Running code exists - in billions of TCP/IP stacks. Given the very limited scope of modifications in the 793bis document, all TCP implementations that are already compliant to the TCP standards before publication of 793bis should be compliant to 793bis as well.

The shepherd believes that the 793bis document has unanimous support from the entire TCPM working group.

3. Intellectual Property

The editor has stated that his direct, personal knowledge of any IPR related to this document has already been disclosed, in conformance with BCPs 78 and 79. The editor is not aware of any IPR relevant for the base TCP protocol. Since 793bis does not change the TCP protocol, relevant IPR would have to be disclosed already for the existing RFCs included in 793bis.

There is a Cisco IPR disclosure from year 2004 related to the Internet-Draft that resulted in RFC 5961 (https://datatracker.ietf.org/ipr/421/). RFC 5961 is one source of changes included in 793bis. In all places in 793bis where the recommendations from RFC 5961 are mentioned, 5961 is prominently referenced. RFC 5961 mostly affects MAY-12 in 793bis, i.e., the changes described in RFC 5961 are optional and not mandatory-to-implement.

It has been suggested that the owner of the IPR disclosed in https://datatracker.ietf.org/ipr/421/ updates the IPR disclosure to make clear whether it applies to 793bis, or not.

The TCPM working group is aware of the IPR disclosure related to RFC 5961, which is known already for a long time. The document shepherd has verified on the TCPM mailing list that the TCPM working group is fine with the proposed text in 793bis related to RFC 5961. In the TCPM working group there are no known concerns regarding this IPR disclosure related to an optional mechanism.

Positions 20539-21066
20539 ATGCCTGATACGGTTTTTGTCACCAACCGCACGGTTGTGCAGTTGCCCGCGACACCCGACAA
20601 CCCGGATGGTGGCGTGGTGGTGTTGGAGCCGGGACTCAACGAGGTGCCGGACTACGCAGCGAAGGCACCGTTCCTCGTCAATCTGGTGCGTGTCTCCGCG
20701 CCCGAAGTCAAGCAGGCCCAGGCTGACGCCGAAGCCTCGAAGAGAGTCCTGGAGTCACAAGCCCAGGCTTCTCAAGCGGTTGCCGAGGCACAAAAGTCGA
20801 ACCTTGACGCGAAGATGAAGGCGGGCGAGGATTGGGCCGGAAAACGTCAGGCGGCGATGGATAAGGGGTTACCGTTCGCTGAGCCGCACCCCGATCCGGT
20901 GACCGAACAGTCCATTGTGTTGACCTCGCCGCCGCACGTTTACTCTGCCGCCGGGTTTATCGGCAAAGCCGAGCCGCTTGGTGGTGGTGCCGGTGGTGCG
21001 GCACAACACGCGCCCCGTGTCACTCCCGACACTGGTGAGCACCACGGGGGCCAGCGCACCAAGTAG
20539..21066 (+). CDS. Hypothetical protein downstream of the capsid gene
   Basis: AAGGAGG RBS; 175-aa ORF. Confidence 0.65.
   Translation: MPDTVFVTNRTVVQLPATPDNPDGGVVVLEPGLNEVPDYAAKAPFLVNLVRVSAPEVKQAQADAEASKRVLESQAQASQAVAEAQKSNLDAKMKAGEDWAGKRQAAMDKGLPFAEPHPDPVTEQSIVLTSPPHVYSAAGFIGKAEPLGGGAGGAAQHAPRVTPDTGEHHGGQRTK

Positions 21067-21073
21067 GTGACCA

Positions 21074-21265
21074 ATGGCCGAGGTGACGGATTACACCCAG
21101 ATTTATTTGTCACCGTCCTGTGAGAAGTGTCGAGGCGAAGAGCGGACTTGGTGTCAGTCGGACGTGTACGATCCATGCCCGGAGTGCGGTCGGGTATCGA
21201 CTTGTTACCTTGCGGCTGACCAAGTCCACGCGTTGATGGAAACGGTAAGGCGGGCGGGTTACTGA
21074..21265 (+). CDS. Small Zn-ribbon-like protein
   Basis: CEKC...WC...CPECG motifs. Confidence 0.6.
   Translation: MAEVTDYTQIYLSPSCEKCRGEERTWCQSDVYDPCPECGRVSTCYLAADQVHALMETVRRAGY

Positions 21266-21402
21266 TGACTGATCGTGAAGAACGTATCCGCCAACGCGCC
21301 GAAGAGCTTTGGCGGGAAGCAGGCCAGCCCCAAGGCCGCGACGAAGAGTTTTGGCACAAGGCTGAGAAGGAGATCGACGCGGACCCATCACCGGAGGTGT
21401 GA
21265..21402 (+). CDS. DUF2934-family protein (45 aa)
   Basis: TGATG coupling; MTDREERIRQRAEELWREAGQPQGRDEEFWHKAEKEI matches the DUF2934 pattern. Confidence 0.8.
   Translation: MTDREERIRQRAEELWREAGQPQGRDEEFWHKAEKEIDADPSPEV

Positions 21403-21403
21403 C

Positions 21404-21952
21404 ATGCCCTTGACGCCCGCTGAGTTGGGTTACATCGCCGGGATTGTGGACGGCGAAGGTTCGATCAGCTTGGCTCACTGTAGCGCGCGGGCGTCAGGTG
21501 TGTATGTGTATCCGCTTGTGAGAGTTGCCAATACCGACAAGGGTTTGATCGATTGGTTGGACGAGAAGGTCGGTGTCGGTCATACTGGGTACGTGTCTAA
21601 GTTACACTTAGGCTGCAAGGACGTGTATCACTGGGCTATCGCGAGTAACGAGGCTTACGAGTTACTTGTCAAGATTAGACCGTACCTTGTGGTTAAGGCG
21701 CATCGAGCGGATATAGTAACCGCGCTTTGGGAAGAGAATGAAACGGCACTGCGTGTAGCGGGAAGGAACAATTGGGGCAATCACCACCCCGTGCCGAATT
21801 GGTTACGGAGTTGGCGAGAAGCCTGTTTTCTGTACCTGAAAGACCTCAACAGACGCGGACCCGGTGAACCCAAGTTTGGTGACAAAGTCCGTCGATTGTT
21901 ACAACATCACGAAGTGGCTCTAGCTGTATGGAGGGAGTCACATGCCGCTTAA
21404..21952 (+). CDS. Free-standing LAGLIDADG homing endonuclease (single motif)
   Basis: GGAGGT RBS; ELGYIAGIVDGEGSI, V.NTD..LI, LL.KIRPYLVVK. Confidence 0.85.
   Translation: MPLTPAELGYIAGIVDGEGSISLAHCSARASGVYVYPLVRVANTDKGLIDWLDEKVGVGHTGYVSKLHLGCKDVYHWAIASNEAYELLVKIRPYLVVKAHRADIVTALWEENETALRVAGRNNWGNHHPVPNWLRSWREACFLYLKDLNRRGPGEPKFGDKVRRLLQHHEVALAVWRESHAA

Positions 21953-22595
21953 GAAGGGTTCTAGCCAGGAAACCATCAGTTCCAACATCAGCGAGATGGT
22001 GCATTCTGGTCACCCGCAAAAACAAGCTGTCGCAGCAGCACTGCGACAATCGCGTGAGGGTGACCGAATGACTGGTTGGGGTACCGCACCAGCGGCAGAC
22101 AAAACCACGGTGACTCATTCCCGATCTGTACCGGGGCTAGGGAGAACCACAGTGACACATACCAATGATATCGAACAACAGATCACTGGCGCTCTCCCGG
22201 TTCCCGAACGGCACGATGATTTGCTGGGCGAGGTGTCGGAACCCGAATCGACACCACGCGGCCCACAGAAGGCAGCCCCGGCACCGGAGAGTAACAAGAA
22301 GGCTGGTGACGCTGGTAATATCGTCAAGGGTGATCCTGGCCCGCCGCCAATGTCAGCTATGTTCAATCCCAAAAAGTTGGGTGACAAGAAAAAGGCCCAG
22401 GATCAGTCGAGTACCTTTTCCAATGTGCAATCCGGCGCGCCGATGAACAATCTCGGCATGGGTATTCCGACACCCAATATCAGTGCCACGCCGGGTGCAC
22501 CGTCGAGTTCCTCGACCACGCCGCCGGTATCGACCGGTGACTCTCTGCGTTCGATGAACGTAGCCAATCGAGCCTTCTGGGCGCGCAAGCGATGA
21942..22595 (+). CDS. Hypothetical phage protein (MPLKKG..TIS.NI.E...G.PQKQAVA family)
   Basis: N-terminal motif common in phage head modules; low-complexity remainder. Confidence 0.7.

4. Other Points

The intended status listed in the document is "Proposed Standard". As all main TCP implementations are supposed to comply with 793bis, the document may fulfill the requirements of an "Internet Standard" according to RFC 2026 and RFC 7127. 

idnits reports some warnings, such as obsolete references. These are all false positives. The document refers to some obsolete documents to provide historical context.

The IANA Considerations in Section 5 include some editorial clean-up of the TCP entries in the IANA registry. The modifications neither change any allocation nor any policy in the IANA registry. These purely editorial changes have been discussed in the TCPM working group for a long time and there is unanimous consensus in TCPM that this clean-up is useful.

All errata to RFC 793 and related RFCs have been considered in this "bis" document.

When Wes started working on a 793bis document in 2013, the document shepherd, as well as many other TCPM contributors, were pretty convinced that writing a 793bis document is an impossible endeavor. Well, after many years, we are proven wrong. Many thanks to Wes as editor!